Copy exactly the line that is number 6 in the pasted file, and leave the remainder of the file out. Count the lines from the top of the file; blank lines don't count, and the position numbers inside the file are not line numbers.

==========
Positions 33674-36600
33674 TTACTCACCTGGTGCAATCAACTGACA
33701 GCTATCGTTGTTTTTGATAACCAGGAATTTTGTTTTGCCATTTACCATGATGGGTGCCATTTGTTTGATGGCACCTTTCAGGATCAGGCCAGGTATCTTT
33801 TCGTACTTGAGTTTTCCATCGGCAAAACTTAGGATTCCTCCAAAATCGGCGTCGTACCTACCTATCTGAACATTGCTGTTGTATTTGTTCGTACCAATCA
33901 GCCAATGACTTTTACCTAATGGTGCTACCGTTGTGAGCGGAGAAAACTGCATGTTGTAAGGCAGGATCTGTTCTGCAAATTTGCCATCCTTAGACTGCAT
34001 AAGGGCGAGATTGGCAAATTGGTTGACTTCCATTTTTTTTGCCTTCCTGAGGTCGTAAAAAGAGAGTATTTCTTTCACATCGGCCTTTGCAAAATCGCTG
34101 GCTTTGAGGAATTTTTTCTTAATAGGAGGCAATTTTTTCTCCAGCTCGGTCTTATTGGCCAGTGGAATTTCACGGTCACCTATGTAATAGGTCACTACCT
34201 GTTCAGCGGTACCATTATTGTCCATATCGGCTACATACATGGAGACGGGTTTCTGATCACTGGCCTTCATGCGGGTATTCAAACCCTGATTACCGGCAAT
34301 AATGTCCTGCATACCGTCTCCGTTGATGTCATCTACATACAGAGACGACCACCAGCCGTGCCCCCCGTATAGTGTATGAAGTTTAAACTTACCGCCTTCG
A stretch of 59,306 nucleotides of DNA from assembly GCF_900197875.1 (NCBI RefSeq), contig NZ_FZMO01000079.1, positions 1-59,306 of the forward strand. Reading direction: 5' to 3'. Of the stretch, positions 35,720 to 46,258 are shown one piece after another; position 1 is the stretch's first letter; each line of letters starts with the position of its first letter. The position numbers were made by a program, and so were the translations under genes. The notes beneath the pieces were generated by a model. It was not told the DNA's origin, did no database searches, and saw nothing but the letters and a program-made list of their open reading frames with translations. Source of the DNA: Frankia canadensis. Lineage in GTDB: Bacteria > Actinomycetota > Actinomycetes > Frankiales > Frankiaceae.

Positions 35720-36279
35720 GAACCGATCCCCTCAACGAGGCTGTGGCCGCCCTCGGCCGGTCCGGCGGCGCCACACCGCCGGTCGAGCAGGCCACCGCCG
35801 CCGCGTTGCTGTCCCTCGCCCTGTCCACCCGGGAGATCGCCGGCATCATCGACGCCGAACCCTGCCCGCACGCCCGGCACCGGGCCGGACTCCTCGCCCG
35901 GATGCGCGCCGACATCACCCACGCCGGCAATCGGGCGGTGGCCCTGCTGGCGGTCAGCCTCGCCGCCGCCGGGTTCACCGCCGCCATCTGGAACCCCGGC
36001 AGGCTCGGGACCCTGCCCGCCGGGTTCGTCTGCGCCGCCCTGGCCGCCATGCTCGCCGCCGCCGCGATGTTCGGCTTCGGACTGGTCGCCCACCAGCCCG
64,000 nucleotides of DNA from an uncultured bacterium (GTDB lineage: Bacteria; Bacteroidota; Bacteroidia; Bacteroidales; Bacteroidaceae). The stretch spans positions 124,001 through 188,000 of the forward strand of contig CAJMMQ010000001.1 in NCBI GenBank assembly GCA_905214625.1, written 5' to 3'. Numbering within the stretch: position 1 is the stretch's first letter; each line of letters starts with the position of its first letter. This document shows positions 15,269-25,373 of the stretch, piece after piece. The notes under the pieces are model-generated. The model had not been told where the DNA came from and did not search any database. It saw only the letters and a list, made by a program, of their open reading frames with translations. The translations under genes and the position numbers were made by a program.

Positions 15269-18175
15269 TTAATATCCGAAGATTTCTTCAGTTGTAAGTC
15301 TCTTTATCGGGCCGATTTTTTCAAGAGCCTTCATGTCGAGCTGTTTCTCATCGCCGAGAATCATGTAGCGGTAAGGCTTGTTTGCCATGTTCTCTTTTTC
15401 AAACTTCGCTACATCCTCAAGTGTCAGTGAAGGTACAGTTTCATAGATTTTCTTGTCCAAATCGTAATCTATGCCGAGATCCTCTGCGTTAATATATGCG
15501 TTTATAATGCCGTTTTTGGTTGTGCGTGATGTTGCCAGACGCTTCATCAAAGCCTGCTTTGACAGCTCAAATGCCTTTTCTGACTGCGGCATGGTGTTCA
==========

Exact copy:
34001 AAGGGCGAGATTGGCAAATTGGTTGACTTCCATTTTTTTTGCCTTCCTGAGGTCGTAAAAAGAGAGTATTTCTTTCACATCGGCCTTTGCAAAATCGCTG